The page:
The homebuilder recorded earnings of $2.04 per share, up 61% from the prior-year quarter. Analysts had anticipated earnings of $1.65. Revenue grew 18% from the year-ago quarter to $5.3 billion. Analysts were anticipating revenue of $5.08 billion.
Executive Chairman Stuart Miller commented on the company's performance:
"Our first quarter results benefited from continued robust market conditions, combined with the exceptional performance of our core homebuilding and financial services businesses. Our first quarter homebuilding gross margin of 25.0%, a 450 basis point improvement over the prior year, was partly driven by our strategy of matching sales pace with production pace and keeping price increases in step with cost increases. Both homebuilding and financial services operations have continued to benefit from our strategic technology investments which have materially driven improvements in both segments."
At the end of the quarter, the company had $2.4 billion in cash and cash equivalents. Homebuilding debt was $5.98 billion.
In the homebuilding division, revenue rose 18% to $4.9 billion for the three months ended Feb. 28. Lennar attributed the growth to a higher number of homes delivered. The average sales price of homes delivered amounted to $398,000. That compares with $402,000 a year ago.
The Miami-based company delivered 12,302 homes during the quarter (barring unconsolidated entities) compared to 10,313 in the year-ago quarter. New orders increased 26% to 15,570 homes for a total appreciation in value of 31% to $6.5 billion. The backlog amounted to 22,077 units, which was up 25%. Potential housing revenue from the backlog surged 32% to $9.5 billion.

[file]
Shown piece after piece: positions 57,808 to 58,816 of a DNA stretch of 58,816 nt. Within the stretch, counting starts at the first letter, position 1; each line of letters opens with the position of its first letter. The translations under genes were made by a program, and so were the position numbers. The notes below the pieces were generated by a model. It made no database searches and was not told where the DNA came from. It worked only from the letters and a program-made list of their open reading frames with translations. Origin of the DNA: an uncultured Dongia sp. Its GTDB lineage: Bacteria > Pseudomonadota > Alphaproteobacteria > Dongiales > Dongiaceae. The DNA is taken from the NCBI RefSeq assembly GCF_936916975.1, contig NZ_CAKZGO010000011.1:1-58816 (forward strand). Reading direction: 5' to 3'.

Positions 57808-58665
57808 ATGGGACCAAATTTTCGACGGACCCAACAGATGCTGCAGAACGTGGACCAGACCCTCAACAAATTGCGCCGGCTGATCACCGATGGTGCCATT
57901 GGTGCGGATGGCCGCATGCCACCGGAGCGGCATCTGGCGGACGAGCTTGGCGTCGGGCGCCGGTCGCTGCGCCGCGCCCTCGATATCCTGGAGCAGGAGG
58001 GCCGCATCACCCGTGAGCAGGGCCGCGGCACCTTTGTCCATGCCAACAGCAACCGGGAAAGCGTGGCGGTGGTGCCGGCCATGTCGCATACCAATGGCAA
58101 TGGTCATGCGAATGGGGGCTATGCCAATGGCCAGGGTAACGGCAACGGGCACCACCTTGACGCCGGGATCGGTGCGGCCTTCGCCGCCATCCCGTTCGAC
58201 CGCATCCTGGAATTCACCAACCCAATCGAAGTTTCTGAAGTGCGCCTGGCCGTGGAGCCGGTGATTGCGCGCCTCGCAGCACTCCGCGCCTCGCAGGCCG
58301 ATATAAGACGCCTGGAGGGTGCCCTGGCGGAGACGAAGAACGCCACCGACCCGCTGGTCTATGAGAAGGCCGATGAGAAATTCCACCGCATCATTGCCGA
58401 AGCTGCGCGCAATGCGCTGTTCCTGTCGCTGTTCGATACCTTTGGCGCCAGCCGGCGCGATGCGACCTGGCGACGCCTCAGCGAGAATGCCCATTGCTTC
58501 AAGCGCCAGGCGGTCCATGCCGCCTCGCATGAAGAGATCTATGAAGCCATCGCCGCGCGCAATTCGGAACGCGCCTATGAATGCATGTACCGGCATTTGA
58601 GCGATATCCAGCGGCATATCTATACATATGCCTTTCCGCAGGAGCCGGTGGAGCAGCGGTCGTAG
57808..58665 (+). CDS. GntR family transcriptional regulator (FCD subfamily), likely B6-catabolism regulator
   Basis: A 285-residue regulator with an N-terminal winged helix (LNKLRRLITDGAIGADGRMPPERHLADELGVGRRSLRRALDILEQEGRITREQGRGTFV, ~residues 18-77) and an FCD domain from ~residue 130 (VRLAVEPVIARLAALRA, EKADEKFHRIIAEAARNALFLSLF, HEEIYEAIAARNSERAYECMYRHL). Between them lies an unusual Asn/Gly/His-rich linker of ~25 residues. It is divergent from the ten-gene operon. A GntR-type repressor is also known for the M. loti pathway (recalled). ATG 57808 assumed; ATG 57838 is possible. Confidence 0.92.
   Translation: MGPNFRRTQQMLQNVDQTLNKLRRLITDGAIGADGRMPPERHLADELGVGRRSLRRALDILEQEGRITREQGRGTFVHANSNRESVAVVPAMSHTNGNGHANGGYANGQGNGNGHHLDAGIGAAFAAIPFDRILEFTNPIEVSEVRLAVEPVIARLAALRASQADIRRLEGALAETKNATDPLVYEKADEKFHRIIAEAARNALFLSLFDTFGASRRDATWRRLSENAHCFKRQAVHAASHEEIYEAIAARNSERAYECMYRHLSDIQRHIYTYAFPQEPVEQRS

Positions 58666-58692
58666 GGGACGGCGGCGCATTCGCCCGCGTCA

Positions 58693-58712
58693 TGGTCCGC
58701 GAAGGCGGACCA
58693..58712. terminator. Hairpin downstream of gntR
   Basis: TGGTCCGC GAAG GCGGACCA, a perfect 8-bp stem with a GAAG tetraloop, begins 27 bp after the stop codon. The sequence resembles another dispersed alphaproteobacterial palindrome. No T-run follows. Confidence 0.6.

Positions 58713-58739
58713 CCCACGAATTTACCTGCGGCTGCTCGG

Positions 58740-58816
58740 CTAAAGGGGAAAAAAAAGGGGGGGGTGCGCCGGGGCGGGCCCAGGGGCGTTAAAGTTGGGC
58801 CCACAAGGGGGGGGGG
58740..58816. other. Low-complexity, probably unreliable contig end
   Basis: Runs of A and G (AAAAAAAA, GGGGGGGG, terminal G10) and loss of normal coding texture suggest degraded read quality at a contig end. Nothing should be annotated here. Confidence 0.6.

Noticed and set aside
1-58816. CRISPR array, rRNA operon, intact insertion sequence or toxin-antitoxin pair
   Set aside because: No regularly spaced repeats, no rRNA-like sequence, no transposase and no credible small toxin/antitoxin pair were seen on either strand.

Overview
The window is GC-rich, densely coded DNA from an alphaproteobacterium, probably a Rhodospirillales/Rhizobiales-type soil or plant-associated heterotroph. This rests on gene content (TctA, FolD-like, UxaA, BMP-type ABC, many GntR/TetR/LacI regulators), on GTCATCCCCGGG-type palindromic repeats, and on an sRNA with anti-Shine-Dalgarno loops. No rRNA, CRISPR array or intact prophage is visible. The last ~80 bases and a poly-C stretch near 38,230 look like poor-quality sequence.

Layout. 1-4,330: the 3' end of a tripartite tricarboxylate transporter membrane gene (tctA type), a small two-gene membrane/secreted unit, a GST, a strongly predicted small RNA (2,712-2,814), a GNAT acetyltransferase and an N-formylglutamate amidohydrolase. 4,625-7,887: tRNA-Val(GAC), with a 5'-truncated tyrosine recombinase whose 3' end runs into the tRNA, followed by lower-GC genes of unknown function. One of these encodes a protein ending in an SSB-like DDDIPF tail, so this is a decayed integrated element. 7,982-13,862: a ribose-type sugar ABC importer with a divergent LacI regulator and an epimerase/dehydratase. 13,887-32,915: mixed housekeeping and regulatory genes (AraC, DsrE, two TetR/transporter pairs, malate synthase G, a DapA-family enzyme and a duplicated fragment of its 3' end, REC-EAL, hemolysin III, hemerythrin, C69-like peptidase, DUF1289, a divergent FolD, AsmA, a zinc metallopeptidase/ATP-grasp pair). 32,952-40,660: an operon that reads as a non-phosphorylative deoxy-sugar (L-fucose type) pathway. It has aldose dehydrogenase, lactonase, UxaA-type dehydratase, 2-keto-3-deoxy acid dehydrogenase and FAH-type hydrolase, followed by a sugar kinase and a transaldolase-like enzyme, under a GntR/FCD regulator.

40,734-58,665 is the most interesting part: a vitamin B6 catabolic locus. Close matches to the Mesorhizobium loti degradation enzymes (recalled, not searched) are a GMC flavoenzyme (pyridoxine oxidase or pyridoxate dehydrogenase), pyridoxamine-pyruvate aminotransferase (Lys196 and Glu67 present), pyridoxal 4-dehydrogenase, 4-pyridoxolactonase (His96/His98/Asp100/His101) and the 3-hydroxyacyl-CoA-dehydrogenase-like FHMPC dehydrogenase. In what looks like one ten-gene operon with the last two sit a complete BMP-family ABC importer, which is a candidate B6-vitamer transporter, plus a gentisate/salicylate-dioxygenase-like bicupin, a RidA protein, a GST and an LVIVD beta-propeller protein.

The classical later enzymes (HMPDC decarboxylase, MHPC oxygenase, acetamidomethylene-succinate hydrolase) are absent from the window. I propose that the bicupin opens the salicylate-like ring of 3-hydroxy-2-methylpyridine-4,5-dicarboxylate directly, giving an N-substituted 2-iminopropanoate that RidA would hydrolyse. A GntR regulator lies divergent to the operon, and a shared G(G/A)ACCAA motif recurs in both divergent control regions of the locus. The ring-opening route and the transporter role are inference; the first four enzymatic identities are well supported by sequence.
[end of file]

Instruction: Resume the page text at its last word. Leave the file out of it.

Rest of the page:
The housing gross profit margin jumped to 25% in the first quarter, highlighting efforts to reduce construction expenses. In addition, improved operating leverage courtesy of higher housing revenue helped.
The financial services segment recorded a 22.9% growth in revenue to $244.1 million. Likewise, operating earnings rose from $58.2 million in year-ago quarter to $146.2 million on the back of a robust mortgage business.
Lennar Multi-Family reported $6.9 million in sales, which grew a mammoth 263% on a year-over-year basis. The segment's operating earnings totaled $471.3 million, which was an improvement from a $0.9 million operating profit in the year-ago quarter.
The lower borrowing costs and scintillating demand for new homes helped Lennar's overall performance for the latest quarter. In addition, a robust stimulus package coupled with continued undersupply of new and existing inventory aided the company's results.
"In spite of a recent uptick in interest rates, the housing market remains very strong across the country," Miller said. "A combination of still low interest rates, strong personal savings rates during the pandemic, strong stimulus from the government, and solid household formation continue to drive demand, while the housing shortage driven by 10 years of production shortfall, defines a constrained supply. This combination indicates a sustained strong housing market with pricing power keeping pace with cost increases."
While new orders are expected to fall within the range of 16,500 to 16,700 homes in the second quarter of 2021, deliveries are projected to be between 14,200 homes and 14,400 homes. Gross margin as a percentage of home sales is anticipated to be 25%%, while selling, general and administrative expenses as a percentage of home sales is projected to be between 7.9% and 8%.
For fiscal 2021, the company anticipates deliveries to be around 62,000 to 64,000 homes. The average sale price is estimated to be around $400,000. While the gross margin is predicted to be 25%, selling, general and administrative expenses as a percentage of home sales is expected to be between 7.6% and 7.8%.
Disclosure: I do not hold any positions in the stocks mentioned.
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